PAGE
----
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Developmental Time and Written Dependence.

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  • vincentsapone
    The writings of Justin Martyr (mid 2d century) show knowledge of the texts of Matthew and Luke. Many have also argued that Justin shows knowledge of
    Message 1 of 1 , Apr 13, 2004
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      The writings of Justin Martyr (mid 2d century) show knowledge of the
      texts of Matthew and Luke. Many have also argued that Justin shows
      knowledge of preexistent Gospel harmonies (Studying the Synoptic
      Gospels, Sander & Davies, pp. 7-8). See also Helmut Koester (Ancient
      Christian Gospels, pp.365-402) who rgues this point at some length.
      At p.370 Koester notes three stages in his reconstruction. I will
      list them and also the initial one that Koester assumes:

      1. Matthew and Luke are written.
      2. They (become at least somewhat popular or influential in some
      areas and) are systematically harmonized.
      3. The harmony becomes known and clusters of sayings are drawn from
      this harmony.
      4. The clusters are known by Justin who edited them in his own
      writings.

      My question is how much developmental time is generally granted for a
      process like this? Would we need 30 years? 40? 50? One generation?
      Two? Koester seems to think that neither text can be dated much after
      the beginning of the 2d century on this basis (probably about 40-50
      years) but this a little vague. So for any on the list that subscribe
      to this scenario, what amount of time would you give for development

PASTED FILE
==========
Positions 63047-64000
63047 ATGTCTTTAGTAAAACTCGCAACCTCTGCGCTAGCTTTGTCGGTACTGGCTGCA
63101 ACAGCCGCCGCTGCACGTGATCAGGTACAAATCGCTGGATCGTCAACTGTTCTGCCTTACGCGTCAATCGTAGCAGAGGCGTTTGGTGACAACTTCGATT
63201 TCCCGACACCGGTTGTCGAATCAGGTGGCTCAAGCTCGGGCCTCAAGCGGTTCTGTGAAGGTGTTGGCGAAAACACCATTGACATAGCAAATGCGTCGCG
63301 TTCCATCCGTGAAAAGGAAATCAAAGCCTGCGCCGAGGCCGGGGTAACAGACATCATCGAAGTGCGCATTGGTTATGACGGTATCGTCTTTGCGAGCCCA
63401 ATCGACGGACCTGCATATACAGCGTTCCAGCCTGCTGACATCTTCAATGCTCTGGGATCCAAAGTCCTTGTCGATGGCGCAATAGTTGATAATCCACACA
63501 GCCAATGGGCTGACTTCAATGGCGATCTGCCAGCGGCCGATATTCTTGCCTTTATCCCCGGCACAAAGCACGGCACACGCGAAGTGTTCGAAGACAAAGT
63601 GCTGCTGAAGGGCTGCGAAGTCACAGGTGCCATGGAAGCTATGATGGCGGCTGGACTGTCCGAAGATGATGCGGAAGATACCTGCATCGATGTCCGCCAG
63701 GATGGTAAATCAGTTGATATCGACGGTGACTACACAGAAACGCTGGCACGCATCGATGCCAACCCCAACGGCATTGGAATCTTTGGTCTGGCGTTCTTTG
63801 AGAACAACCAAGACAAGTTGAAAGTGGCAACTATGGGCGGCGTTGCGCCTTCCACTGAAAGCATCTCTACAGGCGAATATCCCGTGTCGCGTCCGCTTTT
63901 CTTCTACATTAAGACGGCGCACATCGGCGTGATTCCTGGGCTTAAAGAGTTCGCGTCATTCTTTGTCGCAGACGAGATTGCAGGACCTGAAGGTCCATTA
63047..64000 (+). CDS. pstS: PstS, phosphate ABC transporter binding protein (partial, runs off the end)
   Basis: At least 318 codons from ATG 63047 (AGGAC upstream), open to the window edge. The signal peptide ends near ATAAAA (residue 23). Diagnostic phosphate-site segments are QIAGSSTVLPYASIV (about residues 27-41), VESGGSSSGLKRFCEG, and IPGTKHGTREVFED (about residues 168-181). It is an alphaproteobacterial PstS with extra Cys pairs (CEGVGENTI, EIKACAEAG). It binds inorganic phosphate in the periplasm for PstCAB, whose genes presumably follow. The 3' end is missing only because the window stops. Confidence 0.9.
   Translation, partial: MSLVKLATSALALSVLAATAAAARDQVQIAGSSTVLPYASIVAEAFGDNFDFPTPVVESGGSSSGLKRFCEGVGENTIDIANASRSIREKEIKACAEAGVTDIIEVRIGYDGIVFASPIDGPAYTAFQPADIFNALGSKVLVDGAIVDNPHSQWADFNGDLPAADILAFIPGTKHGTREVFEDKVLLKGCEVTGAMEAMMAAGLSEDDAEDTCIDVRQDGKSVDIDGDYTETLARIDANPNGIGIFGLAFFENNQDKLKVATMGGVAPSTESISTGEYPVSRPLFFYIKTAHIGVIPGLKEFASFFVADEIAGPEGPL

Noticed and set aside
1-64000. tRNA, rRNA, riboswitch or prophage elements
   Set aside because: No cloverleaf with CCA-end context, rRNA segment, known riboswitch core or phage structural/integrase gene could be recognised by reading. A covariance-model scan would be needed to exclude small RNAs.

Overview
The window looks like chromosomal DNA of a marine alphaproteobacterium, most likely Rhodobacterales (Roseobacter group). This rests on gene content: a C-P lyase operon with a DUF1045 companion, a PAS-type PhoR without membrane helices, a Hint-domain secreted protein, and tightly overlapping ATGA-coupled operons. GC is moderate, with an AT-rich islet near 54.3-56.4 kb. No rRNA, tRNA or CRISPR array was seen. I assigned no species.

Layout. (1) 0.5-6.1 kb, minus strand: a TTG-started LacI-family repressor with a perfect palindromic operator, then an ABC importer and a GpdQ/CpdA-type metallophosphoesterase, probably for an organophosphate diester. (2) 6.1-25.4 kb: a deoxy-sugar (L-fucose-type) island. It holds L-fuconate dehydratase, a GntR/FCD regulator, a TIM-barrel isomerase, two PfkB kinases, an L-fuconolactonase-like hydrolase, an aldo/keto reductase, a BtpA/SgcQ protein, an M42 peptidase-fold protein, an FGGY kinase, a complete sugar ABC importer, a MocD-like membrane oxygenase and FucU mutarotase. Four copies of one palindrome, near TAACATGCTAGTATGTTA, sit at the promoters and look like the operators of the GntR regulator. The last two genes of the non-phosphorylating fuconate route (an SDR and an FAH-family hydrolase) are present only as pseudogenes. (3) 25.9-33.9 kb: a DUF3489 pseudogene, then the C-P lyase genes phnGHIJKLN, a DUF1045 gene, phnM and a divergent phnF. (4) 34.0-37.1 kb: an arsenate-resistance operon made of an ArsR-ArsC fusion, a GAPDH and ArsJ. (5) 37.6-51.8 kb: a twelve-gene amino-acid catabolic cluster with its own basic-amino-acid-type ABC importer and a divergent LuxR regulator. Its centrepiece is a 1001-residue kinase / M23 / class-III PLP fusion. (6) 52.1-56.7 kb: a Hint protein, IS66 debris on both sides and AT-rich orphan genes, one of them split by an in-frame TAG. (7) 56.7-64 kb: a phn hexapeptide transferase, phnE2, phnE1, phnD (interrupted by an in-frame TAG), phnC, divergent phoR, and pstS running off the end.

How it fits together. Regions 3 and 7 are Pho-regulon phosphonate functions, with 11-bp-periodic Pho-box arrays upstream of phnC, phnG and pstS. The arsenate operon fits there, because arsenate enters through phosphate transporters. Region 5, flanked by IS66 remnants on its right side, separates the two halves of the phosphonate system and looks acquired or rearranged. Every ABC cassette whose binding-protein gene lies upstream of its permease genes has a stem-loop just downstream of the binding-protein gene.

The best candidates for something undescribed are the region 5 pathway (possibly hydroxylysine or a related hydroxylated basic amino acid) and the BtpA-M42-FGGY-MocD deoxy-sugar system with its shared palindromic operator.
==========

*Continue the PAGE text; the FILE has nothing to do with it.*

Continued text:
here? Also, if we do not accurately know the provenance of a work
      then is this even remotely assessable?

      Also, Raymond Brown, in his Intro to the NT noted that Mark was most
      likely written between 68 and 73. On this basis he said it is
      improbable Luke dates any earlier than 80 C.E.

      Why do we give 7 to 12 years developmental time? And if Brown gives a
      range of 68 - 73 for Mark why is it improbable Luke dates to earlier
      than 80 at any point throughout the range of 68-73? Why isn't a range
      given for Luke's earliest possible date as well? Was Brown just
      assuming a "ten years rule" based upon Mark being authored ca. 70
      c.e.?

      Is this round number more than an educated guess?

      I also note that Patterson seems to have made use of some sort
      of "generation rule" in 'the Gospel of Thomas and Jesus'. Patterson,
      noting the earliest manuscript attestation for Thomas (ca. 200 C.E.
      in Egypt) and his view that it was composed in Syria writes, "We may
      allow a generation for for the growth and popularity of the book,
      such as would result in wider dissemination, and yet another for the
      popularity to reach Egypt."

      What are the logistics behind this? The most important factor I am
      thinking of is provenance here (takes time for a work to spread
      further). But outside of this are these ranges anything more than
      educated guesswork? Do we also need to grant two generations to
      Justin Martyr here?

      Vincent Sapone
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